Believe this, someone already did think of FORD’S described concept previously.
    Suggestion, this identified major corporation is failing within business.
    So much for validation of this current team of advanced technologies department staff …
    DISCLAIMER; I have no association with DETROIT competitors of FOMOCO.

  8. Adam Says:

    For what it’s worth, this idea of a static start is not like the old air-craft engine idea of blasting shot-gun charges — the engine starts with a concatenated sequence of charges happening opportunistically in cylinders as the come into the desired piston position.

    If I were to try to crack this hoary old chestnut myself, I’d be looking at valve management to spin the engine with no compression or fuel or spark — as soon as the rotating assembly gathered the necessary energy (presumably within less than one revolution) it would be a simple matter to time the first ignition (of a small amount of fuel and a nice long spark) and from there, you’re in business.

    I’d also be interested in using “spare” compression cycles of the engine (interim deceleration, closed throttle) to store a compressed volume of combustion chamber gasses (potentially within the engine case itself) to be released back through the head and valves to initiate the rotation of the engine and “cold” starting without the machinery of a starter motor per se. This compressed gas reservoir could also be used to pump engine coolant into an insulated container (as with the Prius) to improve cold start emissions by bringing the entire engine up to operating temperature.

    Personally, I would discourage folks from decrying the auto makers for attempting to make improvements even if some of the US auto makers are years and decades behind overseas competitors. With the likes of “the big three” all facing a decade of financial problems and even bankruptcy for GM, what they need is market demand for forward-looking products (like the Volt) instead of complaints about the same old iron they’ve been peddling for the last century. If US buyers weren’t taking home the F150 as one of the most popular vehicles in history (and basically unchanged in 30 years) then Ford would stop making the bloody thing. If I were in charge of the blue oval and the most reliable seller was the F150, I’d still make it. I might have brought out some of the GM ideas like cylinder management, regenerative braking, etc. (not that it’s done them a fat lot of good) but I’d still have to make the bread and butter cars like the F150.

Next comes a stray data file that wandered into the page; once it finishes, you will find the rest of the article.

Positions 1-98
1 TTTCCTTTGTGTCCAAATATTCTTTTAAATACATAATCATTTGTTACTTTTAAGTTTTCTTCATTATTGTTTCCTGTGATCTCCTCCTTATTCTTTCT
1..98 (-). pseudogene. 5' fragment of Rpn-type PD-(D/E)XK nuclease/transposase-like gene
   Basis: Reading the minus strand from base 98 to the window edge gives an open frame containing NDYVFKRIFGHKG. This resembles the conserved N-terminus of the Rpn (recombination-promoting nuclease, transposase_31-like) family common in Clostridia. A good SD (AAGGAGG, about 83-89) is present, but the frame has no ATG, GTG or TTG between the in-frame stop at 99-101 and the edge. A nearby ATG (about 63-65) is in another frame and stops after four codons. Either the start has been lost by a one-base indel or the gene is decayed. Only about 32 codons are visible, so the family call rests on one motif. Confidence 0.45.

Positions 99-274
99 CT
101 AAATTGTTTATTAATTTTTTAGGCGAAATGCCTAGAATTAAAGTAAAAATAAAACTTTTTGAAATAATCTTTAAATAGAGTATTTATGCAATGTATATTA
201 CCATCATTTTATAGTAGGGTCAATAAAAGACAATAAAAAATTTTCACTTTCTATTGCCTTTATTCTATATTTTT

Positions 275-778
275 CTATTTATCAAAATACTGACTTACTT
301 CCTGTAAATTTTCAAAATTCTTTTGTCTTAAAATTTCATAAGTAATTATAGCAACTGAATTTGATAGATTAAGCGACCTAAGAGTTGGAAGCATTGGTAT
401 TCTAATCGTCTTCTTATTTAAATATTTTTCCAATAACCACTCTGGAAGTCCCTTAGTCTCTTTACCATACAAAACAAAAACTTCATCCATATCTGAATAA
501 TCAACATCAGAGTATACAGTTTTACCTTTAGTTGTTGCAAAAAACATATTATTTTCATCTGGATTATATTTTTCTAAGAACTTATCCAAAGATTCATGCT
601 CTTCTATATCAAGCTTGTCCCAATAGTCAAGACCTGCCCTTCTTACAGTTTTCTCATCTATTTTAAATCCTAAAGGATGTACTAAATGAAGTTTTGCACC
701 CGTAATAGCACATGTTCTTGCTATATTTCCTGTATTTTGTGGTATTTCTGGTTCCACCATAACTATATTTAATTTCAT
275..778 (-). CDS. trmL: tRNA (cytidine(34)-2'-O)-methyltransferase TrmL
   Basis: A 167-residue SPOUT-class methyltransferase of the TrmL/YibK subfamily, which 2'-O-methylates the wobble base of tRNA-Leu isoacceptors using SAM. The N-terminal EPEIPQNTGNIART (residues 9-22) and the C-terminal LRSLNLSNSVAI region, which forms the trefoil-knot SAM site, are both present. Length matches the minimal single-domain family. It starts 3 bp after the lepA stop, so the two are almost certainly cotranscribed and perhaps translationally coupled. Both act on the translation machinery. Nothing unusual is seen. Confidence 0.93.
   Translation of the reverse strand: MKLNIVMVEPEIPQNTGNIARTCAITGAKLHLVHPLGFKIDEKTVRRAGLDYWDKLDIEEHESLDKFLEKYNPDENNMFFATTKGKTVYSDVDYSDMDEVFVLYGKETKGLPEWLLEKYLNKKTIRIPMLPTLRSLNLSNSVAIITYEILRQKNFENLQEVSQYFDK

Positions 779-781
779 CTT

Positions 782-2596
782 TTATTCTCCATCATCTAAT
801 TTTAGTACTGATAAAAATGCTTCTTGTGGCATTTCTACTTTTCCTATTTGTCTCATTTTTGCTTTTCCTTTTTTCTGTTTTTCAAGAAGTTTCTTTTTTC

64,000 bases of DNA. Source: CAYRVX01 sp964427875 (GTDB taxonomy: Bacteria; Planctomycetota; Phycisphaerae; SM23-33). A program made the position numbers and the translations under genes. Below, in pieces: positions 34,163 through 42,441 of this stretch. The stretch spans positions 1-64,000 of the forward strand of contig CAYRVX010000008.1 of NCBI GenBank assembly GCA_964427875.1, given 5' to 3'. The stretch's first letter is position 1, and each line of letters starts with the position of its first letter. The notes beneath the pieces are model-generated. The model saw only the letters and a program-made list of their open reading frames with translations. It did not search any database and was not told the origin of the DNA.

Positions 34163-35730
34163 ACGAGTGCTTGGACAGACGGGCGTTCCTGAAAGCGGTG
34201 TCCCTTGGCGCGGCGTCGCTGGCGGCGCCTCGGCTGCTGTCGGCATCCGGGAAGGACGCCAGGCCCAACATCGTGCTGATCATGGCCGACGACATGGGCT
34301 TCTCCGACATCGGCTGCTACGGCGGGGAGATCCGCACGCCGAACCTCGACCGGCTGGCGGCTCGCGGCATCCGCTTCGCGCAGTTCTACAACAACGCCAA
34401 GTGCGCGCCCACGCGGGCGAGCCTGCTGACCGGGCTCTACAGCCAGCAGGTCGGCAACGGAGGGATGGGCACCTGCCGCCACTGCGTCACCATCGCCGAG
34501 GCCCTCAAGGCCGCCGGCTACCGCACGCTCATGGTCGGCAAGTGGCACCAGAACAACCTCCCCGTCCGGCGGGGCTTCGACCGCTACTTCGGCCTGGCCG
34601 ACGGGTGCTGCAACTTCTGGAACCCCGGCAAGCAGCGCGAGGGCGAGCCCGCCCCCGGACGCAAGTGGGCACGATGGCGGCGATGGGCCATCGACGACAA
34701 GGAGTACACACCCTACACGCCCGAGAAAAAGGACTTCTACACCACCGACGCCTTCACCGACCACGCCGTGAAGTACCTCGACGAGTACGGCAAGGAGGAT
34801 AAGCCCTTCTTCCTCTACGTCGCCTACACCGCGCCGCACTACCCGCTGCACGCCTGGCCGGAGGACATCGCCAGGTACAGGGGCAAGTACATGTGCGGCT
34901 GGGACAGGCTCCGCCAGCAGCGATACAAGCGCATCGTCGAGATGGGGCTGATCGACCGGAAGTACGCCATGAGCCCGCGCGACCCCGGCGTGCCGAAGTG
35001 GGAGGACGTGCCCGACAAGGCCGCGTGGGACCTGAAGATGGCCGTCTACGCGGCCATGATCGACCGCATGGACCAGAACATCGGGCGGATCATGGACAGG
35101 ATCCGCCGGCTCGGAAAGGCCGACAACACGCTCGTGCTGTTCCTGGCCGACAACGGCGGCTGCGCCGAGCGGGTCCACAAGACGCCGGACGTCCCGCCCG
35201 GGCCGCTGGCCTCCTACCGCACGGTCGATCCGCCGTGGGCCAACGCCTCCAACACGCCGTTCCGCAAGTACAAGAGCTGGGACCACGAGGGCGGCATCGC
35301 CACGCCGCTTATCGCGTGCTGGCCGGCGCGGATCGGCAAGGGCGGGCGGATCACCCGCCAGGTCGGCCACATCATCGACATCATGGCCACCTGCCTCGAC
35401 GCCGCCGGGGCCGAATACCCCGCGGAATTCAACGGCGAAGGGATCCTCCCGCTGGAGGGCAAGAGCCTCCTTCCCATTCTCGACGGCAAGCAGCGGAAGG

This contrived oil price escalation will have intended consequences (profit) and unintended consequences (the end of the oil-based fuel engine for consumer products.) The oil companies have played a risky game that’s won them short term gains but it’s already apparent that they’ve signed their own death warrant by mistake.

  9. Dustin Says:

    I just don’t get it, William. Either you’re on drugs when you’re writing this, or I’m on drugs when reading it. And I’ve never done drugs. But I don’t understand a word you’re saying.

    Once again, all I’m reading is generalities. Please specifically explain why this concept doesn’t work.

  10. William R. Walling Says:

    Dustin,
    “Check your supplier.”
    Myself and others within industry are daily attempting to save (likely salvage) these ‘historic’ markets within America.”
    Transportation is not alone.
    I would love for ALL engineering ‘novelties’ to work as announcements now occur globally.
    Sadly, most don’t function as advertised thus,
    1) Draining dwindling corporate finances
    2) Diverting engineering ‘focus’ away from wares or processes the DO work and will help their cause.
    An overview of ongoing global ‘novelties’, within all industries, is truly astounding.
    For a real chuckle, check the ‘assigned’ or ‘applied for’ U.S. Patents, MOST don’t work!
    Reasoning, since the 60′s an applicant doesn’t have to produce and submit a functioning ‘work’ for approval but merely a concept.
    Ever wonder why the U.S.P.T.O is changing their policies currently and/or Foreign governments refusing intellectual protection for such?
    ‘Stuff that works’ as suggested matters to industry, me and a ‘global’ public.
    Regarding this ‘novelty’, simply read the above commentary from Adam. (Good work!)
    Apologies to John for ‘draining’ his IT services.

  11. Ruben Mares Says:

    Didn’t a Mercedes in the 1950′s use DFI and i’m pretty sure that the late (2001-05) VW 1.8t engines used it too. Finally, with starting on an engine without cranking (or turning it on) it is a poor choice of words.

  12. Robert R. McCarty Says:

    well Mr. Walling I waited 4 years to post this! but HA HA its here and working on nissans fords and dodges

  13. Robert R. McCarty Says:

    My dodge truck with the pentastar v6 has it. it turns off at a stop light. as soon as you touch the gas pedal it effortlessly takes off. very strange at first. it freaks people out when they ride with you